Douglas Little, the Provocateur Behind Heretic Parfum

Alchemist & perfumer.

The word heretic describes someone who eschews conformity, whose actions and beliefs challenge convention. In the perfume industry—a world notoriously blurred by the mist of proprietary knowledge—the convention is companies’ refusal to reveal their ingredients, exploiting the legal leeway that permits them to tuck products’ contents from view. But a movement against this standard has drawn the industry toward a more transparent and ethical paradigm. And like any other, the clean fragrance revolution started with radical non-conformists, visionaries whose outlooks clashed with tradition. One such heretic? Douglas Little, founder and creative director of Heretic Parfum.

Little launched his Heretic line in 2016, but the seeds were sown long before the clean beauty crusade gained traction. While working in product development for a large cosmetic company, Little felt as though every aspect of mainstream beauty—from manufacture to marketing—lacked authenticity, that essential tenet of longevity. So in 2010, after turning his career toward home fragrance and visual installation (think Bergdorf Goodman window displays and immersive event design), he shifted his focus to an artisanal enterprise reimagining the future of fragrance.

Rooted in radical transparency, Heretic’s ethos includes crystal-clear ingredient lists and sustainable sourcing practices, but it stretches even further, striving for a holistic approach to production. “My goal with this company is to truly look—from the inside out—at how a product is made: its efficacy, sustainability, recyclability,” he says. “There are many other companies looking at ingredients, environmental impact, or the way a product is manufactured. But I don’t see a lot of companies examining all these parts at once because it’s incredibly hard to do.”

Little’s process certainly stands out among competitors, extending beyond pragmatic concerns into a more esoteric dimension. How many other perfumists consult sacred texts and astrological charts to place their scents in the broader context of human consciousness? As far as he’s concerned, Heretic fragrances shouldn’t just smell great—they should tap into the realms of history, spirituality, aromatherapy, and Ayurvedic medicine, moving beyond the cosmetic to serve as conduits for health and well-being.



Take Heretic’s Dirty Grass eau de parfum, which contains 1 per cent full spectrum, hemp-derived CBD oil. Dirty Grass, like Heretic’s other eau de parfum products, boasts 18 to 20 per cent plant matter in an organic, non-GMO sugar cane alcohol base. It also features vetiver, black pepper, and violet leaf—among other essential oils—which coalesce into what Little describes as an almost medicinal elixir.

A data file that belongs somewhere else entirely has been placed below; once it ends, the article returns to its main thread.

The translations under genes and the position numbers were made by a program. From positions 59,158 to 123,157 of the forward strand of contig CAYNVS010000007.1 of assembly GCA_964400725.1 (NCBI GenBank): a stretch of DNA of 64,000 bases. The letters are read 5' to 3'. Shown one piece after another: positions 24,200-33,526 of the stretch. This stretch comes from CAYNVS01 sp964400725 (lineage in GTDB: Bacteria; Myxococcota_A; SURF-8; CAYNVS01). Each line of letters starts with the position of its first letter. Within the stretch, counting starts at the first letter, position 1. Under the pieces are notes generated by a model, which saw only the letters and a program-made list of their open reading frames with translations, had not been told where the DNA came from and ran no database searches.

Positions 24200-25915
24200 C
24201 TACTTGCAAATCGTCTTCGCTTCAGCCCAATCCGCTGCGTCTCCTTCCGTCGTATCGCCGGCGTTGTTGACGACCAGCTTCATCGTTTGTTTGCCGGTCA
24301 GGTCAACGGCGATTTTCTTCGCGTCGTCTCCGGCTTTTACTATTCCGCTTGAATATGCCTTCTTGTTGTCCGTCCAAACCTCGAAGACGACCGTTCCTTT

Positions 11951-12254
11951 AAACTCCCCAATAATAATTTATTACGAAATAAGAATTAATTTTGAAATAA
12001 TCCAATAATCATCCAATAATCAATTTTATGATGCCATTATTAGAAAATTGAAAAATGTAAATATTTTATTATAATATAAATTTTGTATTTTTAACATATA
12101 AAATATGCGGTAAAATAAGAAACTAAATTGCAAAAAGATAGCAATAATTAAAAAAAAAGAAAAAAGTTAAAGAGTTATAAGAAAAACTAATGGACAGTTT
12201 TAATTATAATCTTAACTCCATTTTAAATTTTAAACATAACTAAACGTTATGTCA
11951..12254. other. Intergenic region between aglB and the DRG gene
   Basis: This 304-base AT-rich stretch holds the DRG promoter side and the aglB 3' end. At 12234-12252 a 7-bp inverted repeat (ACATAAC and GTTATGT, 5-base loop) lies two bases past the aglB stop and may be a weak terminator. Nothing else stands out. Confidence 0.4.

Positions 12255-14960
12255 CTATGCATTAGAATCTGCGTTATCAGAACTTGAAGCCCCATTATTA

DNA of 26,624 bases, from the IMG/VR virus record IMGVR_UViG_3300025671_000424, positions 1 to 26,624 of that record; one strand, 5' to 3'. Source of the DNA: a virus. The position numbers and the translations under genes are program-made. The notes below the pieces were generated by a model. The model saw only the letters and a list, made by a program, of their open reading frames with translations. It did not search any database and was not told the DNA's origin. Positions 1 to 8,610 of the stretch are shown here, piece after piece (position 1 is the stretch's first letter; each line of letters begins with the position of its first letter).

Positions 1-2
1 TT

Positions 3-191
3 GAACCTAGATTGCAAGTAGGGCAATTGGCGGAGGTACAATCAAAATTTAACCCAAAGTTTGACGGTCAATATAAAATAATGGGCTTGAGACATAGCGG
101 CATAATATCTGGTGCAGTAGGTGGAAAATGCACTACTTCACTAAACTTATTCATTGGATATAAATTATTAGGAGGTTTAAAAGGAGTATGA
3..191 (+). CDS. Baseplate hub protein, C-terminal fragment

“A chemist once told me that working with natural materials in such a high concentration transforms the product, nearly elevating it to the level of treatment,” says Little. “I look at the functionality of ingredients in a way that asks: Could this fragrance perform beyond simply smelling good? Could it transmit, for example, a calming effect?”

Little wants his customers to genuinely benefit from Heretic products—whether that means cooling down with a constituent trace of cannabinoid or feeling empowered as an informed consumer. This intention applies to every client, including the provocative tastemakers with whom he’s collaborated. Little has made signature scents for burlesque icon Dita Von Teese (Scandalwood) and renowned drag performer Violet Chachki (Dirty Violet), capturing their essences in a way that rejects celebrity endorsements of years past.

“Rather than trying to bottle themselves, [Von Teese and Chachki] wanted a fragrance that made people feel something,” says Little. “That’s the whole point of this—to provoke, to intrigue, to entice.”

Little’s most recent collaboration with Gwyneth Paltrow—the viral This Smells Like My Vagina candle made for her lifestyle brand, Goop—is perhaps the most fitting example of Heretic’s “whole point.” A blend of earthy, floral, and citrus notes, the candle has incited a visceral response around the world, leading to a rather polemic discussion around how the candle addresses sexual taboo.

“We’ve received both accolades and terrible feedback, and that’s when you know that you’ve really struck a chord,” Little says. The candle was re-released earlier this year after selling out last fall, and Little hopes that this enthusiasm signals a new generation of conscious consumers connecting with the raw, hidden parts of themselves. He hopes that Heretic’s disruptive influence will also inspire buyers to continue holding high expectations for a more ethical future of beauty.

“People are seeking things that celebrate their own quirks and beliefs, that make them feel good. They’re looking more inward, asking how to be the best version of themselves,” says Little.


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